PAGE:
Sex education is now common in schools, right? At one point or other, you were bound to receive a lecture or two on the dangers of unprotected sex.
Parents are actually advocating for passing of such information to their children in middle school all through to high school and college. Yet even with all this arsenal of information, reported cases of STDs continue to increase.
Why teach sex education?
The CDC (Center for disease Control and Prevention) estimates that of the nearly 20 million new infections occurring each year, half of these can be attributed to young people aged between 15-24 years of age.
In 2016 for instance, the CDC nationwide received reports of chlamydia exceeding 1.5 million. This represented a whole 134% increase in 16 years.
In Ohio, Hamilton county had the highest infection rate- 820 cases per 100,000 people. 74% of these cases were found to occur in people between 15 and 24 years of age. Similarly, within the same age group, 50% of gonorrhea cases were diagnosed in 2015.
A survey in 2011 indicated that more than 47% of high school students admitted to have had sex. 15% of these said they had had 4 or more partners during their lifetime already. 60% reported condom use, while 23% used birth control pills.
This has got to be alarming.
What is captured in sex-ed?
Schools vary widely on the type of information that they disseminate. In 2016, it was reported by “The Guttmacher Institute” that over 75% of high schools in The United States teach learners in their institutions on how to avoid pregnancy through abstinence. However, only 35% teach about proper condom usage.
Yet such information is crucial. A survey done in 2016 by The American College Health Association showed that more than 40% of students at the University of Cincinnati did not use contraceptives with their most recent episode of vaginal intercourse.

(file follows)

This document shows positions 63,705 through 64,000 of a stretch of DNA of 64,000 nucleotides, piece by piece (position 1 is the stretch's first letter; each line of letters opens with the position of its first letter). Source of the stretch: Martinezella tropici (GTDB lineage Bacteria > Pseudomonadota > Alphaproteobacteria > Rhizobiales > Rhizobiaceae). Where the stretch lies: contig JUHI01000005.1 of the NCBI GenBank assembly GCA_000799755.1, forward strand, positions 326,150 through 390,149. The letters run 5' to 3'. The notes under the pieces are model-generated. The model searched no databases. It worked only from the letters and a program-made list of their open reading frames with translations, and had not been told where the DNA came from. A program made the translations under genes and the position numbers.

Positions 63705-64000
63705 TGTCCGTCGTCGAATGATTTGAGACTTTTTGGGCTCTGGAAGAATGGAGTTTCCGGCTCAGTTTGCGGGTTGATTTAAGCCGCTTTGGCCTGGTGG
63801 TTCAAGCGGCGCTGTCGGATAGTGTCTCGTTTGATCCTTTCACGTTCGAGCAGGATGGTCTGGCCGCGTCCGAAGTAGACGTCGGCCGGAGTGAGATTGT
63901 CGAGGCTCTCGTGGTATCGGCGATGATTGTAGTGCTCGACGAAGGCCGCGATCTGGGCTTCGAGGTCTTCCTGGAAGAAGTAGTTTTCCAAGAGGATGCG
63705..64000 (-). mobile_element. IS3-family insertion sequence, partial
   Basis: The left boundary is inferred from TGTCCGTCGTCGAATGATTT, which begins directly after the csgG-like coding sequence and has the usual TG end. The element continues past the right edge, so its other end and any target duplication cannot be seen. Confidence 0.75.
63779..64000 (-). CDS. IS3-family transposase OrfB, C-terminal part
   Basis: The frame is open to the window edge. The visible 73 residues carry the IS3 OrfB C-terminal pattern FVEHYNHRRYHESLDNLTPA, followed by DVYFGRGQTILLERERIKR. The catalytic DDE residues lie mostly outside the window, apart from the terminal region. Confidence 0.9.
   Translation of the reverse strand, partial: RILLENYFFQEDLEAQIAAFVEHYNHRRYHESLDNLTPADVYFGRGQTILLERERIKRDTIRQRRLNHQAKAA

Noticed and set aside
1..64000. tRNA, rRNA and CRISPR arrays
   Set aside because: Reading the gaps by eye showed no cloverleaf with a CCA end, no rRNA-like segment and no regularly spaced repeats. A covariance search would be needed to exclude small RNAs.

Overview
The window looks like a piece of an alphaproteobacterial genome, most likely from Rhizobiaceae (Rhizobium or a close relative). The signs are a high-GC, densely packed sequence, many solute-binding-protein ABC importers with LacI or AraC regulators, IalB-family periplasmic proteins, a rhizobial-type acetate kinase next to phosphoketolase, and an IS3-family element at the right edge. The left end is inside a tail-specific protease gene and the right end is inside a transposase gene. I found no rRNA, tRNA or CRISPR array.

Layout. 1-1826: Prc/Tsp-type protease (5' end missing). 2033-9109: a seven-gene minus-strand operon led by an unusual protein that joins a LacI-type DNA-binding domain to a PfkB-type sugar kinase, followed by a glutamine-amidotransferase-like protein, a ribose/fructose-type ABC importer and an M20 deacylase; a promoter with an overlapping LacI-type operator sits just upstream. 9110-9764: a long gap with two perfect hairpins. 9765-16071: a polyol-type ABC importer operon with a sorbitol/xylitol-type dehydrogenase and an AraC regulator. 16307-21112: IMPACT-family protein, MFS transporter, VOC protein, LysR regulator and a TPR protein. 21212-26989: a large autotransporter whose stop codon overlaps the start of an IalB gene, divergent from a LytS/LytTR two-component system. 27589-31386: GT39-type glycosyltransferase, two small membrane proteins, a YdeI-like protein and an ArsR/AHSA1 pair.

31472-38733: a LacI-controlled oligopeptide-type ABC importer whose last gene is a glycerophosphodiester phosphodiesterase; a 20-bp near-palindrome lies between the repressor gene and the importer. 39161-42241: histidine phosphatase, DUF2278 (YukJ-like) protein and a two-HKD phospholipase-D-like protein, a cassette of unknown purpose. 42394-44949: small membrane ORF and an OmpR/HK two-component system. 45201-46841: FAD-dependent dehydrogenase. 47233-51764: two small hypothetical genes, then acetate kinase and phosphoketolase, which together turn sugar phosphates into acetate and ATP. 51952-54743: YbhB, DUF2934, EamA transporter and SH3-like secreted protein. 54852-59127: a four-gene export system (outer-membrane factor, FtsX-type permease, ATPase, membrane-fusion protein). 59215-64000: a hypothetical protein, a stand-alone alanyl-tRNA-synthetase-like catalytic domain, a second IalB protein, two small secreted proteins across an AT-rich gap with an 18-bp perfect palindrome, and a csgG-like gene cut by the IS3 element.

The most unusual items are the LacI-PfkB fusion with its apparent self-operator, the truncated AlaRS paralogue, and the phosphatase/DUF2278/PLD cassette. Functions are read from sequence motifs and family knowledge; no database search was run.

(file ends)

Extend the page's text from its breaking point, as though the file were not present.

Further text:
At UC, unprotected consensual sex cases were more likely under the influence of alcohol. Approximately 29% reported this.
Is Sex Ed, or its lack thereof, the problem?
Gail Bolan, director of the CDC’s STD prevention division, suggests that sex education in schools isn’t entirely to blame for increased transmission rates. Job reduction and fund cuts to the public health sector are also contributing factors.
He emphasizes that the local, state and federal programs must make use of campaigns that make the most of the long-term population impact through infection incidence reduction and promotion of sexual, maternal, infant and reproductive health.
To combat these rising cases, resources that advocate for safe sex are being made available in the University of Cincinnati. The student wellness centre provides and promotes information on testing and offers free condoms.
Students having health insurance and are aware of and okay with the risk of their parents finding out are encouraged to go to the University Health Services.
If not, then there is the option of the Cincinnati Health Department. Here, services are either offered for free or at a greatly reduced rate to students.
In addition to this, the center launched and runs a workshop that provides learners with condoms for distribution among peers. The “Gotcha Covered” program sanctions the center to distribute condoms and health materials that promote safe sex on a larger scale.
We need to come to terms with the fact that young people are having sex. This makes information all the more crucial and access to resources more vital than ever.